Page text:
5 Ways To Improve Your Sleep Quality on an Airplane (and overcome jet lag quickly)

5 Ways To Improve Your Sleep Quality on an Airplane (and overcome jet lag quickly)

‘Rose champagne.’ ‘Purple haze.’ These may sound like exotic cocktails, but they’re, in fact, two of the mood lighting settings Virgin Atlantic aircraft used to provide travelers with a healthier and more pleasant lighting system on aircrafts as well as boost the airline’s iconic branding.  Well-intentioned, yes. But ill-advised. Read on to see why.

Smart lighting systems are the latest frontier in the quest to make airline travel more bearable and help passengers get a good night’s sleep. Lighting design companies and airlines are working together to dramatically rethink the colors, patterns, and intensity of how an aircraft is lit up during boarding, takeoff, when in flight and when landing.

A change in lighting is a low-impact, low-cost intervention with massive implications for the well-being of passengers. Every long-distance traveler knows how unbearable a sleepless night on an airplane can be. Passengers are cramped in small places, overstimulated, uncomfortable, and often wake up when lights are switched on during meal times.

The changes need to be more than just aesthetic though, that’s where Virgin got things wrong. A study by OSRAM concluded that ‘Compared to conventional lighting, Chrono biologically adapted LED lighting in the interior of airplanes means that long-distance passengers during flights are more relaxed and reach their destinations in a more activated state.’

But that’s going to take time to reach every major airline. In the meantime, quality sleep while in transit is still hard to come by.  There’s no doubt that these changes are well-intentioned, but that doesn’t mean they are in line with what the body needs in order to sleep.  As the non-profit passenger association, Apex Aero reported: “Many airlines have opted for LEDs to illuminate their aircraft Interiors, with  blue being a popular choice for night-like sequences.” Blue light might help flight crews fight fatigue, but it definitely doesn't benefit passengers' circadian rhythms.

With some good advice, the right eyewear, and a bit of planning, you can learn to sleep better than ever as you travel through the friendly skies.



It’s easy to get over-excited about all the free time stretching in front of you. Suddenly, that third season of iZombie seems like something you could finish in the next few hours. But that kind of behavior will inevitably catch up with you when you reach your destination. Limit the amount of time you spend on mobile devices and television monitors—or wear SafetyBlue Sleep Savior® Glasses while engaged in screen time.


Forgo making a big entrance and being the most glamorous person on the plane. Save the skinny jeans and elaborate jackets for your destination. Make sure you’re wearing something loose and comfy with a couple of layers that you can adjust depending on how warm or how cold you feel.


The air that you breathe at high altitudes actually comes from outside and lacks moisture, which leads to dehydration and a feeling of general fatigue. This can be counterbalanced by drinking a fair amount of water, both before take off and during a flight. A good idea is to bring your own water so you don’t have to continually rely on an air hostess.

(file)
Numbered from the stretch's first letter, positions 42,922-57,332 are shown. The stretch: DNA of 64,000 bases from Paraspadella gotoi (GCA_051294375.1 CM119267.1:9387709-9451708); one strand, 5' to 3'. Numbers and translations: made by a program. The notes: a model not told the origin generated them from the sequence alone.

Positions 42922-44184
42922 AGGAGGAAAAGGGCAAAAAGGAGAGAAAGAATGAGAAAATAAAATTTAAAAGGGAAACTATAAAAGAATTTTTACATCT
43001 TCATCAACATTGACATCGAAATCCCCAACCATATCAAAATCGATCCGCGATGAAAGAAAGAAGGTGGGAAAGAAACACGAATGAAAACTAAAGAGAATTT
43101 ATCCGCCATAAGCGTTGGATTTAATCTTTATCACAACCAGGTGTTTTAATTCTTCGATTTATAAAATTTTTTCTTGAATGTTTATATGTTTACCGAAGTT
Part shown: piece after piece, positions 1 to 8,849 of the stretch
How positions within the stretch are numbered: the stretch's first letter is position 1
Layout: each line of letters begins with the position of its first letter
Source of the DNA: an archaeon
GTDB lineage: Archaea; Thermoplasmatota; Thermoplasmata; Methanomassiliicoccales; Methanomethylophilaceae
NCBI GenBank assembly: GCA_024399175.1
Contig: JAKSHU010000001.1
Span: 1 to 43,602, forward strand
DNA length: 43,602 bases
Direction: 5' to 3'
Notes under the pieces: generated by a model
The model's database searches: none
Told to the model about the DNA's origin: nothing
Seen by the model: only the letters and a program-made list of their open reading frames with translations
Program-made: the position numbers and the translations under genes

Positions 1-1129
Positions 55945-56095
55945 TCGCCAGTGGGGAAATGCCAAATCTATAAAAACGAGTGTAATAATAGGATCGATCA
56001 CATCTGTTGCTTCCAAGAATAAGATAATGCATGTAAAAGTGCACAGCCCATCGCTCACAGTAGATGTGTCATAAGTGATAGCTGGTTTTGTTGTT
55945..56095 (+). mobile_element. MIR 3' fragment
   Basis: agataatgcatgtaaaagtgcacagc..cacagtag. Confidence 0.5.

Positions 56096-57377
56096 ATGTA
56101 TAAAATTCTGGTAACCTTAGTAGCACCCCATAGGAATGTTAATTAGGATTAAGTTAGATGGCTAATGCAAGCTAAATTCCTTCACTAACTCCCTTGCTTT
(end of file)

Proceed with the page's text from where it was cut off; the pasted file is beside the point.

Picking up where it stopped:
The body heat of many people in a confined space means that the plane warms up quickly. That’s one of the reasons why the air inflow is kept quite cold and why you frequently get chilled on a plane. If you’re not warm enough, it’s really hard to get a good night’s sleep. Make sure you secure a blanket and pillow early on in the flight and wear lots of layers that you can adjust according to temperature.


If you can, secure a window seat for a long flight. This gives you something to lean on, and people won’t be climbing over you all night to get in and out of their seats. If you’re lucky, you won’t be seated too close to the on-board bathrooms as that’s a particularly busy zone during most of the flight.  


Think about all the light sources you’ll encounter. The flashing lights of movie screens, reading lights going on and off, cabin lights, sunlight bursting in on an eastbound flight—all of it has the potential to not only disturb your precious slumber but to completely throw off your sleep cycle as well. One of the simplest solutions is to wear a pair of blue-green light blockers from SafetyBlue that protect your eyes and safeguards your circadian rhythms. The head strap option secures the glasses in place eliminating the need for glasses arms, enabling you to find a comfortable side position to sleep in.


Depending on which way you are traveling, you should adjust your sleep cycle according to your circadian rhythm. That means knowing which parts of the flight are the best for you to sleep in. According to the Sleepdoctor, “traveling west is easier on sleep and circadian rhythms than traveling east. If you’re on a late flight headed east, plan to get your sleep in the early hours of your flight. You’ll be aligning yourself with the earlier evening hours of your destination. For westbound overnight flights, you’ll want to do the reverse. Delaying sleep until later in the flight can help you adjust your sleep cycle to your destination’s later time zone.”

Sleep glasses from SafetyBlue also come in handy when you reach your destination, helping you to shut out sleep-disturbing blue and green frequencies when in the airport, hotel lobbies and hotel rooms.

Implementing small interventions and eventually Chrono biologically adapted LED lighting on aircraft will continue to improve the in and off flight experience for travelers. But until that happens, use these simple strategies and simple eyewear solution to dramatically improve the quality of your sleep when in transit.



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